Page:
THE DOT LONDON top level domain name is now live and businesses and others with interests in aligning themselves with the UK capital city are advised to stake their claims.
The domain went live with support from London mayor Boris Johnson and a collection of companies and outfits willing to come forward and express their appreciation.
Lined up are food shops, football clubs and orchestras, and apparently each is quite pleased. The London top level domain name has been coming for a while, and earlier in April the mayor's London and Partners website called on businesses to embrace the suffix.
"For the first time in a generation London businesses have an opportunity to claim a web address that associates them with London, one of the greatest cities on earth, and make their web address more relevant and memorable," it said.
"It is hard to imagine that 25 years ago few of us had heard of the internet. Now we take it for granted."
Outfits that are already embracing another domain name include the West Ham football club, and its chairperson, Karen Brady, is glad to be leading the soccer pack.
"As the traditional London Club, with roots formed at the heart of the East End in 1895, a move to become the first football club to use the Dot London domain is a natural fit for West Ham United," she said.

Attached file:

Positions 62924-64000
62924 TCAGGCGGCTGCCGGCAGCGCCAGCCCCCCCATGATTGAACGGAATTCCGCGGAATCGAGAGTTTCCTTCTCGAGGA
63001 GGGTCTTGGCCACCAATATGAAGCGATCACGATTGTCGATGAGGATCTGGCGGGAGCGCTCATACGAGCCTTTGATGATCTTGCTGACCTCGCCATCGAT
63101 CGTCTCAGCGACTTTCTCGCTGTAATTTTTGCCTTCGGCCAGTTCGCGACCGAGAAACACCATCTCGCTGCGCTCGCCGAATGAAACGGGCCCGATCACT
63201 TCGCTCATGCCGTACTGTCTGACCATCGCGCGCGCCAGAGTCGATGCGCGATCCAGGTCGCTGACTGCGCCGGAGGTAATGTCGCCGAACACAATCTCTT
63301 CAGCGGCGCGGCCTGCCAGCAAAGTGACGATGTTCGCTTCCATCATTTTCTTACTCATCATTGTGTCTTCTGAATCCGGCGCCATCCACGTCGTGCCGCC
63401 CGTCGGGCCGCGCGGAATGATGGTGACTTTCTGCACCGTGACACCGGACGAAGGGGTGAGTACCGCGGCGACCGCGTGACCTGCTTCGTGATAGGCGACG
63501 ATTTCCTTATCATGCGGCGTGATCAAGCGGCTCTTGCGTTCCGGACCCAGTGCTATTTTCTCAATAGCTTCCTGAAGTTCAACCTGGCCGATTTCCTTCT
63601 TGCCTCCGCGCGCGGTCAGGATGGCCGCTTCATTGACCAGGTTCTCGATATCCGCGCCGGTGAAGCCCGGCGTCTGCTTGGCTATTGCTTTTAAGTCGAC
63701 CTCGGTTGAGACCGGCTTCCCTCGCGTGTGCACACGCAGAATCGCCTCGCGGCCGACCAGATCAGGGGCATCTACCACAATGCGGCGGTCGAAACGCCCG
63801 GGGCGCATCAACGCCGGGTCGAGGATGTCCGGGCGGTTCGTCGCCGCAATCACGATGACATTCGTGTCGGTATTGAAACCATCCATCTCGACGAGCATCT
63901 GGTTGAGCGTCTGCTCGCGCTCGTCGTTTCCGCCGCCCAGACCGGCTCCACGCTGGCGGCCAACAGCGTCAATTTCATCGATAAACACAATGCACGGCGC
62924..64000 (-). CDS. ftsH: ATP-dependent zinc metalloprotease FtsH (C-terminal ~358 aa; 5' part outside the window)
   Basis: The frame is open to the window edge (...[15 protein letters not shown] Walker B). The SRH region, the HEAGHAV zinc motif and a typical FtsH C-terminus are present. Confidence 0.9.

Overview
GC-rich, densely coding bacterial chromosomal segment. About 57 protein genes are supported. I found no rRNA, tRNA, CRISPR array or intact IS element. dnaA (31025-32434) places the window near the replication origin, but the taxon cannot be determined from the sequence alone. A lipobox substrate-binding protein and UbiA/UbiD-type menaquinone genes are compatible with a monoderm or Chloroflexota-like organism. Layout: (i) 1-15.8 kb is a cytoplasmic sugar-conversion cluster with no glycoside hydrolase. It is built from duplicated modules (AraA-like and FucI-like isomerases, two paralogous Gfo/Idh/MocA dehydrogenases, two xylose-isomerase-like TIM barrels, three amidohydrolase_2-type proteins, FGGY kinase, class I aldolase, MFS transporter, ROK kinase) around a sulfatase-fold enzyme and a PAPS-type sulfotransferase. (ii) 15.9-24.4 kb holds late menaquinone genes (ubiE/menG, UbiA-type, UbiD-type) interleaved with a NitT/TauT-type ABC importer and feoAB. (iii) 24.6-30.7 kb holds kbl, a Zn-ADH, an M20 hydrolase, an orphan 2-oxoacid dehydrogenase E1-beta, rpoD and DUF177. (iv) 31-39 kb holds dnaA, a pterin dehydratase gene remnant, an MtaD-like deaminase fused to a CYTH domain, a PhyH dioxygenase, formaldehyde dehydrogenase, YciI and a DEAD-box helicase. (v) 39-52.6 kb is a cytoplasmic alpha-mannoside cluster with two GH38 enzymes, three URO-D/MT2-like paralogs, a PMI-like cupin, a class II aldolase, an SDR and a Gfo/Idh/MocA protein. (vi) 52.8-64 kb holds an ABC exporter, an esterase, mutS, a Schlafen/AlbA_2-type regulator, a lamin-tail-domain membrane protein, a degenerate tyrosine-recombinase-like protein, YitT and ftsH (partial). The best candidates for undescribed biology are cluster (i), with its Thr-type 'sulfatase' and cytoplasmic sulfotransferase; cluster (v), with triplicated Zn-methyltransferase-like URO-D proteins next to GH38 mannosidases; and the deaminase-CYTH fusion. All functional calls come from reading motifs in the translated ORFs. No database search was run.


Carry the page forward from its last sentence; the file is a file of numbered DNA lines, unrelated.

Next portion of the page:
Mayor of London Boris Johnson expects more outfits to follow. "There is enormous interest in Dot London from businesses right across the capital, not just from high street brands but from the small businesses that are the lifeblood of London's economy," he said.
"London leads the world in technology and our businesses are among the most dynamic and innovative anywhere so it is no surprise that so many see Dot London for the great opportunity it presents them."
London petitioned for its own top level domain name suffix along with Scotland in 2011. Those interested can apply for London domain names from today. A sunrise period runs until the end of July, during which time firms with a vested interest or relevant trademark will be favoured. µ
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